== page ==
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Game Of Life

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Looking for a new conversation starter in your home? Build our Game of Life wall thermostat using new XC4390 addressable RGB light strip. The display uses the nice bright colors from the strip to show off the temperature and the interesting patterns of Conway's Game of Life.


Bill of Materials

In addition to all this below, we have also got a small photo frame from our local officeworks. The lighting strip will give us atleast 100 LEDs, which is 10x10, spaced at around 17mm away from each other, meaning you'll need about a 170x170 mm hole to mount into.

Qty Code Description
1 XC4390 Strip Lighting ( 120 LEDs )
1 XC4520 Temperature and Humidity Sensor
1 XC4431 Leonardo Tiny 32u4
1 WH3032 Solid Core Wire

You might also want

  • USB power cable and wall adaptor such as (WC7724) and (MP3455)
  • RTC Module (XC4450) to show the time
  • XC4444 Motion detection module to come to life when someone walks past
  • XC3742 Gesture sensor to set up games and interactivity

Patterns enabled:

  • Temperature setting, with colour gradient based on temperature.
  • Rainbow game of life

Source code

Library Author Version
Adafruit NeoPixel Adafruit 1.6.0
Adafruit NeoMatrix Adafruit 1.1.5
SDHT Helder Rodrigues 2.0.0

This repository contains the code for the 32u4 mini. It uses both the Adafruit NeoPixel and NeoMatrix libraries, ironically enough using the matrix to display the temperature and the neopixel strip to manage the game of life; It also then uses a small timer check in the main loop to switch between displaying the game and displaying the temperature.

Game of life is just implemented with a 100 element 8bit array that is bitshifted between each state. A neat idea could be to use some of the bits to

How to build

Building the matrix

The matrix is probably the biggest part of the build and so we'll cover it first. You'll need:

  • a Knife
  • Side cutters or scissors. (or can use knife again).
  • a 170mm x 170mm square backing cardboard or acrylic to mount the LED lights onto.
  • a bit of patience.

The strip is made up of 120 RGB LEDs which can be individially cut across the terminals as shown below

LED Terminals

The connection protocol is simple for this, as they are just "neopixel" like devices, each LED has a DATA IN and DATA OUT which chain together to form the length of striplighting.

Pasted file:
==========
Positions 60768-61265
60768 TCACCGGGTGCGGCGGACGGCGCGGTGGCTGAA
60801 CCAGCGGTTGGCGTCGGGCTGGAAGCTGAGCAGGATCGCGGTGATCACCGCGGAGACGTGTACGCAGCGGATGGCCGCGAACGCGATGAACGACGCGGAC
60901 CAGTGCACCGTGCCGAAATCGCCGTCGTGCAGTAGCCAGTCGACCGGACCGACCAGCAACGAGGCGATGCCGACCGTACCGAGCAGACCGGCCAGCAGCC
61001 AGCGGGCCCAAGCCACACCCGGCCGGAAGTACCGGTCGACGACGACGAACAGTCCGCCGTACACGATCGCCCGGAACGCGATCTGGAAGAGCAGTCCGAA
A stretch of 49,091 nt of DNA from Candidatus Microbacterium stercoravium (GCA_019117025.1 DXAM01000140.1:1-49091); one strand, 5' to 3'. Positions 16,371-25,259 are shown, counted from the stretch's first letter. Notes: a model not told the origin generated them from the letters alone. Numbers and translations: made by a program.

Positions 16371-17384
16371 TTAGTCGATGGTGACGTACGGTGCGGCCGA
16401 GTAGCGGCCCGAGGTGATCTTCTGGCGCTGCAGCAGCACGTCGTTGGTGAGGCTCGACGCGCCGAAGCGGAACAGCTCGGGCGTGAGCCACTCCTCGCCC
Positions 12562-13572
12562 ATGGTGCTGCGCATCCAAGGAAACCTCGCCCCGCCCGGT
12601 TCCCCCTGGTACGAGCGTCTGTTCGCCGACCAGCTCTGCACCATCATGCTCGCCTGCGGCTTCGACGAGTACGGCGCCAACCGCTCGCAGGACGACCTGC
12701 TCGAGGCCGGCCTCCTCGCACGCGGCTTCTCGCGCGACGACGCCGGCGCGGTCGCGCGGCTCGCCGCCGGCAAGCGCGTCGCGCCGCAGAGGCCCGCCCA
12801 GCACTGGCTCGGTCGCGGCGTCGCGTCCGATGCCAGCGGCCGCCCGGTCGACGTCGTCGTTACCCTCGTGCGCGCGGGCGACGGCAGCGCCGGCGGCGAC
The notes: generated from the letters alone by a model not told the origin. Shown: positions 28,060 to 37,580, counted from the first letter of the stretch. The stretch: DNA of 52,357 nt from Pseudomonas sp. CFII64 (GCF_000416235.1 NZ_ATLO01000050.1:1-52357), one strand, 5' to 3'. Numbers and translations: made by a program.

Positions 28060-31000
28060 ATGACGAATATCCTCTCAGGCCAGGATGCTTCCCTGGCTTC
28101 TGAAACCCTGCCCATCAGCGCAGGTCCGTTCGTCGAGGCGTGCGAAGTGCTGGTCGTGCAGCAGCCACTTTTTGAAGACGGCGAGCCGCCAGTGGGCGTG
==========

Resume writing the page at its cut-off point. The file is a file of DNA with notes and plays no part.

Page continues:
led how

The data flows from the arduino through the LED lights like such: ( this will be helpful if you find that only some of your matrix is lighting up; you'll know exactly where the solder connection is.) The arduino will send all of the data to the first LED, which will interpret what you want in the lighting patterns before passing on the rest of the data to the remaining LEDs in series.

led data

For our purposes, we will zig-zag the strips so that they make a square shape.

led matrix

As we have 120 of them, the largest square we can acheive is 10x10, so we will cut them into strips of 10 LEDs that can then be connected together in a zig-zag pattern; 10 rows big.


It might be easier to solder the connections while you have the strips out like this, which you can do by first sliding a knife under the waterproofing rubber and then snipping it with a pair of sidecutters or scissors. you can also try and cut more with a knife if you're careful.



Then solder as per the diagram above, matching VCC to VCC and GND to GND, with DOUT going to DIN of the next strip. It also helps to first put a big blob of solder on each of the pads.


After you have done a few of the zig-zag chain, it's important to connect up all of the links together, which not only makes it stronger but it also helps the power get to the places where it needs to go throughout each strip.


After doing a few, it can look a bit rough if you rush it, but most of this will be contained behind the photo frame anyway.

one row

As we want them to look even, we'll try and space them out when placing them down on the backing. Each strip is about 6.5mm away from each other edge-to-edge, to the total of 17mm from one LED light to the next.

spacing out

Here we luckily had some square shaped glass that fit it perfectly. You could also use acrylic HM9509 and cut it down to size; the length of one 10-LED strip is around 170mm, so you would want a 170x170mm square piece of acrylic to mount the LED's on to. Each segment of the strip should have some adheasive backing that you can stick down.


Connection Module
D9 DHT sensor wire (yellow)
D11 first LED Data In, Green lead
+ (vcc) VCC on DHT, RED lead on LEDs
- [] (gnd) GND on DHT, White lead on LEDs

wire connections

Programming the software

Install the libraries that were specified above in the Source Code section and use the micro USB to connect your XC4431 Leonardo tiny to the computer. you should be able to select "Arduino Leonardo" as the board to program and choose the port to program. If everything is wired up correctly and the code is uploaded correctly, it should start working immediately.

How to improve

There's a few changes that could be done to this project. One we were thinking of was doing 3 seperate game of life's, for the Red, Green and Blue. This could produce some trippy effects and would invole minimal changes to the gameoflife.h file.

To make improvements:

  1. Star this respository at the top of the github repository page.
  2. 'Fork' this repository into your own account.
  3. Make changes to your local github copy by Cloning your version, commit-ing changes, and pushing to your github account
  4. open a pull request to merge your changed version of the project with our master version

We'll review the changes and merge them in if they help make the project great! plus your name will be included into a contributors list.